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libgtask-dev - GObject library for asynchronous programming - development files…  more info»

README

GTask is Asynchronous and Callback based execution for GObject.
It's kind of like co-routines, but not really.  About as much as
twisted is co-routines.  In fact, Twisted has a very special place
in my heart, and that will be seen in the code.

Unlike Twisted, however, GTask will work hard towards being multi-core
ready.  This is not to put twisted down, but it does have its limitations
due to the python GIL.  If you really want a good example of this, try to
service as many pages as possible using a static.File and twisted web.

In the process, we are somewhat removing the concept of the stack.  But
while doing so, we are hopefully giving a good api for developers to think
think about their problems a bit differently.

I've spent some time looking at the various different technologies
targeting multi-core utilization and for the most part, they are getting
there.  I havent seen any of them work towards getting you working on
execution chains between multiple languages (well other than .NET CCR by
nature of the runtime).

GTask will do that.  For example, I want a host envionrment that lets
me write code in python, ruby, and javascript, tune it when needed in
C, and finish it up with Mono.

The purpose is to build a framework for small chunks of processing and
defer blocking calls to threads until they are complete at which
time callbacks are initiated.  Of course, it would be rediculous to only
support blocking calls, so asynchronous tasks are also supported.  So if
your task wants to do an async read with gio or what-have-you, your
task can complete asynchronously during the read callback.

GTask has a few core concepts.

1.  GTaskFunc, GTaskCallback, and GTaskErrback

	These are delegates used to manage the lifecycle of the Task.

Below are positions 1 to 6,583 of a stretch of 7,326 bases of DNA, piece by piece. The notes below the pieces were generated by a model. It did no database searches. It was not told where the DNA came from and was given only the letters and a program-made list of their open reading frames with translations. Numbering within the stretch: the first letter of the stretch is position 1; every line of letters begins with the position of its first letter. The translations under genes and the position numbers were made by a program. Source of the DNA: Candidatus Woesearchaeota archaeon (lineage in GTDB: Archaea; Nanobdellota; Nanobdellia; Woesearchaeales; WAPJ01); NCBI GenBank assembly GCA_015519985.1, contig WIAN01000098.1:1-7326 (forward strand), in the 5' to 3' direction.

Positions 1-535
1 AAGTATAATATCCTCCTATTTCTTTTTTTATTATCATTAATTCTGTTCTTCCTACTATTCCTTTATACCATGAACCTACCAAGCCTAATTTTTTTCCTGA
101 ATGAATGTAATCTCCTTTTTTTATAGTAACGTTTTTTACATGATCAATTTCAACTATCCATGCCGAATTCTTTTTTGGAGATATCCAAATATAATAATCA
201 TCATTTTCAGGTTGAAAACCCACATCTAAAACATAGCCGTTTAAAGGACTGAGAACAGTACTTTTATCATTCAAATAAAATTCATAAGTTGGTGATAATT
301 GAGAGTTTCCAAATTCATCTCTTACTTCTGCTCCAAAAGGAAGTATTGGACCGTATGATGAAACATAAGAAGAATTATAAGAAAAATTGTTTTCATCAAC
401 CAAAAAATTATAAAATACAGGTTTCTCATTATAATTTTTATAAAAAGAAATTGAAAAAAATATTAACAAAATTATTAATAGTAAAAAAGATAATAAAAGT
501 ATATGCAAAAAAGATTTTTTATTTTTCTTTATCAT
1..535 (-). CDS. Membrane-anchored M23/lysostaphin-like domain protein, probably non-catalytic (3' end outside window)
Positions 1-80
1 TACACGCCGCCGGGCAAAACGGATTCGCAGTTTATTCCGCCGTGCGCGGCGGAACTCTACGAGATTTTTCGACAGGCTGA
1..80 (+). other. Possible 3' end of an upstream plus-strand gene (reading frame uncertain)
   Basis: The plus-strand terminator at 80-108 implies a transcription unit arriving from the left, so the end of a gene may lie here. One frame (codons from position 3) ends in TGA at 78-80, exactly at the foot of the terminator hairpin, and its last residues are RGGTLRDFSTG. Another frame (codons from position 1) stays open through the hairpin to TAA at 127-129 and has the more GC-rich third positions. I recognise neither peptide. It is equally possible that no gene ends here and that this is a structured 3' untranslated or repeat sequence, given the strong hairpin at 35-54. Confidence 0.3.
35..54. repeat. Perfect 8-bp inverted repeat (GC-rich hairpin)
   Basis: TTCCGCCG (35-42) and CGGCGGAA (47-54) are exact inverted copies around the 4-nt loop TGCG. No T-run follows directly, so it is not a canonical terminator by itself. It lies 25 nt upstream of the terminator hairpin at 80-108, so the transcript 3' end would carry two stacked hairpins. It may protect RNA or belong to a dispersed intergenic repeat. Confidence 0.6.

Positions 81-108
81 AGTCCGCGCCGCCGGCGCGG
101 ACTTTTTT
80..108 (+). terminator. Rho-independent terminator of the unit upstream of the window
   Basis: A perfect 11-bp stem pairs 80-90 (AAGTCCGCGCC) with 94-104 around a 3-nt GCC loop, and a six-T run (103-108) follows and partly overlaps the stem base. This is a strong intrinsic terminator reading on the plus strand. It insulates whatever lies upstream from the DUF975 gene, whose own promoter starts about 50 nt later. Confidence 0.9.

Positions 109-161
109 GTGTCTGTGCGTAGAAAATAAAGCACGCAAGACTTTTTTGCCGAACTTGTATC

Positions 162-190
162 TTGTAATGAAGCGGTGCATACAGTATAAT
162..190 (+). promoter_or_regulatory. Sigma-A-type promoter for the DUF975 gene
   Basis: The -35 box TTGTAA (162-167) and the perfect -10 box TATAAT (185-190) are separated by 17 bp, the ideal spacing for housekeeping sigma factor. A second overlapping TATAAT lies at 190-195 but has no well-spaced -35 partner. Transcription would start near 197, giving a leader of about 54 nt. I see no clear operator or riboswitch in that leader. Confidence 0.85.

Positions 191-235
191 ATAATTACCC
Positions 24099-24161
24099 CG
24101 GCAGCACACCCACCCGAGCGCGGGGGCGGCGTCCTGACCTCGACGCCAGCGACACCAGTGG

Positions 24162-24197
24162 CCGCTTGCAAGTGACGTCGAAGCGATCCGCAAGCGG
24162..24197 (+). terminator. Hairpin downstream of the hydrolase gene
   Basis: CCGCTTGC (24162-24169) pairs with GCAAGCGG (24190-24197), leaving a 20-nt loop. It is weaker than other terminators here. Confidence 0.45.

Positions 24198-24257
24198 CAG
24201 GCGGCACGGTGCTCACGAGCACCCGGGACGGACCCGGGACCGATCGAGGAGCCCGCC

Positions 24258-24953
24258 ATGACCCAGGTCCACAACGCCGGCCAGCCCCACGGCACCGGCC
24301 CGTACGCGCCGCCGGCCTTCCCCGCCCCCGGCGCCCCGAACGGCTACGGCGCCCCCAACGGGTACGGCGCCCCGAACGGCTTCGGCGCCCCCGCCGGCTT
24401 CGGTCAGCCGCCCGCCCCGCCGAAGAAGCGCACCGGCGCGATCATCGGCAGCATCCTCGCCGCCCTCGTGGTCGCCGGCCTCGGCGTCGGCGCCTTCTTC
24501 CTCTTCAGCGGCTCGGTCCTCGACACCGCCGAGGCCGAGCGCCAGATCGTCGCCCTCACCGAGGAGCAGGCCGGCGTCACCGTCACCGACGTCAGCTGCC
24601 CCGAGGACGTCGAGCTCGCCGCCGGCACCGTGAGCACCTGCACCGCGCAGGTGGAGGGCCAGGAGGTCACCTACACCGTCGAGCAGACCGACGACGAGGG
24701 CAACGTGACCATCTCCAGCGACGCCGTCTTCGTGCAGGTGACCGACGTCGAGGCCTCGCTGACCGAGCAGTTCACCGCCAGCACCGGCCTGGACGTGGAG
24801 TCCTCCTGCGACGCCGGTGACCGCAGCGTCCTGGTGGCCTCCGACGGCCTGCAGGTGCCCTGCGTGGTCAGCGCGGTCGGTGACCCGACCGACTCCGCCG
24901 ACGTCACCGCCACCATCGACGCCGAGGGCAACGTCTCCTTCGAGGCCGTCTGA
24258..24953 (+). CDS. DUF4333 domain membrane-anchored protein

2.  GTask

	GTask provides a data structure for an task.  Tasks may have
	multiple callbacks associated with them.  Callbacks come in the form
	of regular callbacks or errbacks.  Errbacks jobs are to attempt to
	resolve an error so that further callback chains may continue.

3.  GTaskScheduler

	GTaskScheduler provides the indivudal scheduler component.  The
	default scheduler implementation uses GThreadPool to queue work
	items.  However, in the future, more schedulers should be
	implemented to support such things as work stealing between cores
	sharing sockets and what-not.

	The base task scheduler also provides a mechanism to dispatch
	callbacks through the applications main loop.  This is handy for UI
	developers in both gtk+ and clutter where altering UI primitives
	outside the main loop can cause drastic errors.  This feature is
	enabled by default and can be disabled via the "main-dispatch"
	property.

	Those interested in reaching high performance would want to
	consider disabling main-thread callbacks as well as to not use
	shared state between tasks.  This will help reduce memory barriers
	and lock contention between cpus.

	Someone really interested in high performance should look into
	writing a work-stealing scheduler.  This probably wont be useful
	until you can saturate the scheduling of tasks.

	I will be doing some where here shortly to pull the thread management
	outside of the scheduler.  This should make writing scheduler
	implementations much easier.

I would really like to see some ideas on how we can reduce the allocation of
memory for GTask objects.  Is there a way with gobject to have a pool of
memory pre-allocated in proper size chunks to be used for allocating a
particular object type?  If not, should we investigate not inheriting from
gobject and manage our own referencing and allocation pools?

Please see TODO for information on how we can improve things.
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